Today, however, it was worry, not relief, that fueled his hasty departure. Mary Lambert, a woman he had been treating since back in December, needed to be lodged in a facility where she could receive far more concentrated care and attention than the understaffed women's clinic could provide. Although she had come a long way in recovering from her opium habit, Mary was still indigent and homeless, her children lodged in two separate institutions. And the clinic would have no choice but to release her sooner than later. They needed beds too badly to allow a patient to stay once she was deemed "cured."
Andrew paid the young Negro boy he'd engaged to watch the buggy, then climbed in and sat thinking for a moment. Mary wasn't cured, not really. Her health had been shattered, her body wasted, and opium addiction was an insidious thing. Without a place to go and with her children taken from her, she was likely to fall back into her old ways as soon as she walked out the clinic door. He had to find the means to keep her in treatment until she was much stronger-and until there was something more waiting for her than misery.
Andrew felt that Mary would benefit greatly from the treatment at Prospect House, a private clinic with an excellent, highly experienced staff. But Prospect House was expensive, and there was no one to pay the bills.
His gaze flicked over the dilapidated tenements lining the street. A pack of ragged children charged in front of his buggy, chasing one of the countless pigs that roamed the filthy streets and alleys. A bearded drunk sprawled in the doorway of one of the many flophouses, bottle in hand, seemed scarcely conscious. From the upper floor of a nearby boarding house came a shriek and then a curse, followed by the sound of breaking glass.
Andrew shuddered, then retrieved a piece of paper from his pocket. There was someone in a position to aid the hapless Mary Lambert-someone who was obliged to help her, who owed the woman far more than the payment of her medical expenses.
Yesterday he had obtained the address of that someone.
And today he intended to use it.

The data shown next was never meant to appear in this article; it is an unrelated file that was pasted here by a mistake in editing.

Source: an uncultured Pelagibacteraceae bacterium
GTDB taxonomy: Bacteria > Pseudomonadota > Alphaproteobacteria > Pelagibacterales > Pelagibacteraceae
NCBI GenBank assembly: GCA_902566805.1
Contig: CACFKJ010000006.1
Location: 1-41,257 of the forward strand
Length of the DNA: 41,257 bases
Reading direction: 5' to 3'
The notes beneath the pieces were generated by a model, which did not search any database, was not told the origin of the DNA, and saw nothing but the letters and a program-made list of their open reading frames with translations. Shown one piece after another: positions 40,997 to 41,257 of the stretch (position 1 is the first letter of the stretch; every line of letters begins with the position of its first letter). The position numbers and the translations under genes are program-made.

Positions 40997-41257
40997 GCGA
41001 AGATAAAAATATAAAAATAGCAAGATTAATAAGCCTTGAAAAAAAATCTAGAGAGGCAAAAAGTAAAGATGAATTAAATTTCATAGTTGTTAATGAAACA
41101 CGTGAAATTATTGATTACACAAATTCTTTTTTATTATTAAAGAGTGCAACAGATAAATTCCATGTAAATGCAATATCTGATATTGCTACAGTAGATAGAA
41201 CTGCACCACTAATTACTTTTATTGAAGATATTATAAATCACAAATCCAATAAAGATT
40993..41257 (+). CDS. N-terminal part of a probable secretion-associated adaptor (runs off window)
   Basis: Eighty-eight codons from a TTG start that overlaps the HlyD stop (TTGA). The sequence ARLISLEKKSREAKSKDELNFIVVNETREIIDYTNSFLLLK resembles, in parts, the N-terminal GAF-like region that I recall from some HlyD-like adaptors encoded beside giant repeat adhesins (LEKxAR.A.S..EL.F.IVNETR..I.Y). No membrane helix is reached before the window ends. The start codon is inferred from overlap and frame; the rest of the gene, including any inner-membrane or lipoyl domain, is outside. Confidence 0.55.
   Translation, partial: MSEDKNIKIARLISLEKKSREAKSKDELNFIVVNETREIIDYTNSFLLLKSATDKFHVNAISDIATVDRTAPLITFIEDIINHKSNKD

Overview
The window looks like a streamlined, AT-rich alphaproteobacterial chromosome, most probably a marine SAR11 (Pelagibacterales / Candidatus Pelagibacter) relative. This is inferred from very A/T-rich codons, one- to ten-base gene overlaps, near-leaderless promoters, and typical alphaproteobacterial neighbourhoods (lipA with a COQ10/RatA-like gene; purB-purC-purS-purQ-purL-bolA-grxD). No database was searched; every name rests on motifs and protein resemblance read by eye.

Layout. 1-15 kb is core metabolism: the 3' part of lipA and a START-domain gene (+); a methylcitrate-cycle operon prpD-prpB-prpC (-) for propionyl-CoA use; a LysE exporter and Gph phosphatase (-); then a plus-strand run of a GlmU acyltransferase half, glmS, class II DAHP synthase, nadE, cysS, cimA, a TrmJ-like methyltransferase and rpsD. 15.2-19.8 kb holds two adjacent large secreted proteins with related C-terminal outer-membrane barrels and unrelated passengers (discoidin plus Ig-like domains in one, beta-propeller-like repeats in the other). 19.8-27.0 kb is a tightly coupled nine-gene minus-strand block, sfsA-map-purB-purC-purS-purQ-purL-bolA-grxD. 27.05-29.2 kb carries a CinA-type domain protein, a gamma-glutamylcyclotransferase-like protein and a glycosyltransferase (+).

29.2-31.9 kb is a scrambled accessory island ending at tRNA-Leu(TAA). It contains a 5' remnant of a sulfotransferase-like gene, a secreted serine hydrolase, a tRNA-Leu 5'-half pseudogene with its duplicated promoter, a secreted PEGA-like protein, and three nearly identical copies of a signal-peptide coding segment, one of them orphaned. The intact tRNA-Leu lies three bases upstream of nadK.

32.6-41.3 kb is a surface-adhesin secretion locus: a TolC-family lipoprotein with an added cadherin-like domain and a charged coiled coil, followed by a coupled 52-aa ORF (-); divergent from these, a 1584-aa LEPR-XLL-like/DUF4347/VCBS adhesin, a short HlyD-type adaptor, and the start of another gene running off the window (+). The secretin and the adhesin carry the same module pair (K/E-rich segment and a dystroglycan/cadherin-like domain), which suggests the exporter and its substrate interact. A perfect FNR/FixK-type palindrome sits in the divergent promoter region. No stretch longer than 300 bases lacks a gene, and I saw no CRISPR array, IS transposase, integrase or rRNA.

He studied his own scrawled handwriting for another moment, then tucked the paper back into his pocket and drove away.
The impressive brick three-story was not quite a mansion. But with its high, narrow windows, graceful columns, and tastefully landscaped grounds, it made a statement of elegance and charm. Taken with the rest of the obviously affluent neighborhood surrounding it, the residence of the Reverend Robert Warburton stood in startling contrast to the squalid slum Andrew had just departed.
He hesitated, aware that what he was about to do would take him far outside the boundaries of his professional responsibilities, not to mention his usual nature. And that no matter how he might attempt to justify his intentions, he was acting out of anger-anger fueled by the resolve to right a wrong done to a patient.
Before he could talk himself out of the idea, he climbed down from the buggy and started up the walkway. By the time he reached the paneled double doors at the front of the house, there was a fire in his knees. Indeed, every joint in his body seemed aflame. The pain from his arthritis had been relentless all morning, so vicious that perspiration now dampened his face, and he blotted his forehead with a handkerchief before lifting the brass door knocker.
Perhaps he shouldn't have been surprised by the middle-aged Negro man who opened the doors. The neatly tailored dark attire and deferential manner marked the man as a servant, though to the best of Andrew's recollection, none of the clergymen with whom he was acquainted employed servants.
But then Robert Warburton wasn't just any clergyman. It was probably safe to say that no other churchman-except possibly for Henry Ward Beecher before the adultery scandal had shaken his ministry-commanded as much respect or wielded as much influence as Robert Warburton. Through his pastorate of one of the city's largest and wealthiest congregations and his extensive writings on morality issues in politics and human services, Warburton had established himself as a public figure of no small renown. He was generally revered among the Christian community as a man of God with a heart of gold, held up as one who typified true compassion and benevolence, especially where the lower classes were concerned.
Andrew couldn't help but wonder what Warburton's most ardent admirers might think if they were to discover that the man they held in such high esteem had sired three illegitimate children, only to abandon them and their mother to their own resources in a dilapidated tenement on Mulberry Street.
The man at the desk rose as soon as Andrew was ushered into the library, coming to meet him with an outstretched hand and a cordial smile.
"Dr. Carmichael, is it? Please, come in. Have we met?"
Andrew was immediately thrown off guard, not only by the geniality of the other's greeting, but also by the man's appearance. He had expected something of an elder statesman, with an imposing physical presence. But the man who stood before him beaming and pumping Andrew's hand appeared to be no older than his late forties. He stood several inches shorter than Andrew, stoutly built and somewhat jowly, with a receding hairline and small, pouched eyes. His features were thick, almost coarse, his skin florid and somewhat mottled. His handshake, Andrew noted with some discomfort, was aggressive and energetic.